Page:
23 November 2008

bikefix Initial Review: Cateye EL-450 light

More lights? Heck yeah, more lights! With the time change, now almost everyone is doing at least half of their daily commute in the dark. And if it's dark, you need to be bright. For the past few years, I've been sporting Cateye's EL-400 and EL-410 "be seen" lights on my helmet. Why on the helmet? First of all, the compact light is all but unnoticeable on the helmet, and its versatile mounting system, (a rubber strap held in place with a cam) really lends itself to unusual mounting positions.

At Interbike this year, I had a chance to chat with the Cateye folks. quite content to stick with their core business of lighting and computers, the Japanese company seems to favor evolution rather than revolution in their product line. That said, they were quite proud of their new EL-450 light. Much as the EL-410 doubled the output of the EL-400, 2009's EL-450 more than doubles that output yet again. That's a pretty impressive 400 candlepower (up from 180). Unfortunately, the rest of the industry seems to have settled on lumen to quantify light output, we can't objectively compare that to other lights' output. I can say, though, that 400 candles put out quite a bit of light. With the increased output, the three AAA batteries' life drops from 60 to 30 hours while flashing, (which is fair enough), and price jumps $7 to $45. Seeing my enthusiasm for their new baby, Cateye offered to send out an EL-450 for our review.

Digging through the cupboard, I found my old EL-400. I pulled the bikefix Pick EL-450 off my helmet, grabbed the new EL-450, and lined them up in a dark room. This is what I saw. Sure enough, the EL-450 is significantly brighter than its predecessors. As a result, Cateye can afford to spread that light around a bit more, which makes it visible from a wider angle. There is now a low(er) beam setting to go with the blinking and high beams, and the still-waterproof magnetic switch now has a lock on it, in order to keep the light from burning through its batteries while illuminating the inside of your messenger bag.

The mounting system has been revised slightly. With the old strap, some had a hard time getting the light tight enough on the bar. In a move improve that situation and to make folks who lock their bikes outdoors all day happy, with the push of a little button the light can slide off its strap. Unfortunately, for those of us who liked the old system, the mount has gotten a bit bigger and actually hurts helmet mounting. The strap can no longer adjust to double back on itself to take up slack and the light sits quite high, as you can see from the photo here. Where the EL-410 nestled down among a helmet's vents (see photo here), the EL-450 sits high and proud. It looks pretty dorky, but it's all about safety, right? Still, I wouldn't mind things looking a bit sleeker. The old and new mounts aren't interchangeable (I checked). Worse, the rubber pad that would normally sit between the light and handlebar is held in place by a ~2x14mm piece of double-stick tape, which let go almost immediately. A bit of superglue set it straight, but a better way of securing the pad shouldn't be hard for Cateye to work out.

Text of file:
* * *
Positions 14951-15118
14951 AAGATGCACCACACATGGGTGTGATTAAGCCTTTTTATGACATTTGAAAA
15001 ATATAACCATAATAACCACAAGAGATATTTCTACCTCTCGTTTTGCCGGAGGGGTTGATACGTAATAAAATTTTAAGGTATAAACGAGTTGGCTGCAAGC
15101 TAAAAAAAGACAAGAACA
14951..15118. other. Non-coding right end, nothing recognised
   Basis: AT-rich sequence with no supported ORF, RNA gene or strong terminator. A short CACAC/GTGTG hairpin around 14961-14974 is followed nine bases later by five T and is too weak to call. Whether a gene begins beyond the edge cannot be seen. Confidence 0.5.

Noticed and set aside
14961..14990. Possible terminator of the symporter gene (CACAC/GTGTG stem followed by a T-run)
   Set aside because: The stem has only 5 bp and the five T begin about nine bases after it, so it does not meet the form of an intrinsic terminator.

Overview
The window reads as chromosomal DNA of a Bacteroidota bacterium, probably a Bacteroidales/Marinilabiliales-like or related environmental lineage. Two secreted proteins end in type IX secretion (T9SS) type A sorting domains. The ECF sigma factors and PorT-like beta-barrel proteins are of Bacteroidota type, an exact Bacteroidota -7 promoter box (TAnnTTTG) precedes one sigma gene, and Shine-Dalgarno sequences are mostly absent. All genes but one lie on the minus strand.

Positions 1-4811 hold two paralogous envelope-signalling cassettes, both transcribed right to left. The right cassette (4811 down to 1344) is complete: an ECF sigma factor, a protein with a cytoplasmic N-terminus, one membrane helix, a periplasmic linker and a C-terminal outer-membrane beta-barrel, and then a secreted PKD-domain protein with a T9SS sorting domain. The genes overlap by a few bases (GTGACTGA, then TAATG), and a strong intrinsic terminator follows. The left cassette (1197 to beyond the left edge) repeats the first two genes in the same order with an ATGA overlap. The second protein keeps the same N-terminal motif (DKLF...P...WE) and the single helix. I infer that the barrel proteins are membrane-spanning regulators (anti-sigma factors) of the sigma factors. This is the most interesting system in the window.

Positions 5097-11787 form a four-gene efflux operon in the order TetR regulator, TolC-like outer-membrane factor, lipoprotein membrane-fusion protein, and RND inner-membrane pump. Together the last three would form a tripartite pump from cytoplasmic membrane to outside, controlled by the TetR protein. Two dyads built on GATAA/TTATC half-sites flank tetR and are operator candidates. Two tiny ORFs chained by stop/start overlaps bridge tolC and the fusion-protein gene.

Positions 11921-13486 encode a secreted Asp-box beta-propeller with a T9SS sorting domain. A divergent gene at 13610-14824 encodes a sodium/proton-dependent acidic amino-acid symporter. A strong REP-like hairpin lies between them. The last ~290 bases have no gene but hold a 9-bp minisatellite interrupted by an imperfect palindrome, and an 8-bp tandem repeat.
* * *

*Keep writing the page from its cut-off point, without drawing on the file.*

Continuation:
One could take my comments to mean that I don't think that the EL-450 is a fantastic light. That's not the case at all- Cateye have taken a very nicely made, waterproof headlight and doubled its output without making it significantly larger or more expensive. For bar-mounters, the EL-450 might be slightly easier to mount and remove when the bike is locked up (the old design was pretty darn easy, though). For helmet-mounters, it's a shame that they went and changed something that I thought was great to something closer to good.

Riding to work, with the EL-450 mounted such that it shines wherever I point my head, seeing license plates and street signs lit up so brightly (even at dusk) is very confidence inspiring. The helmet mounting also give the rider a better chance of catching the attention of merging traffic and oncoming left-turners. On the bar, it's not quite enough to see with (except at low speeds on otherwise unlit bike paths), but as far as being seen, nothing I've come across packs as much output in as small a package for as reasonable a price. I'll keep on riding with the EL-450 through the winter and let you know what (if anything interesting) happens.



1 comment:

The Bikeworks Crew said...

I found the old mount hard to get tight enough on the bar so that it would stay put over rough roads. Just FYI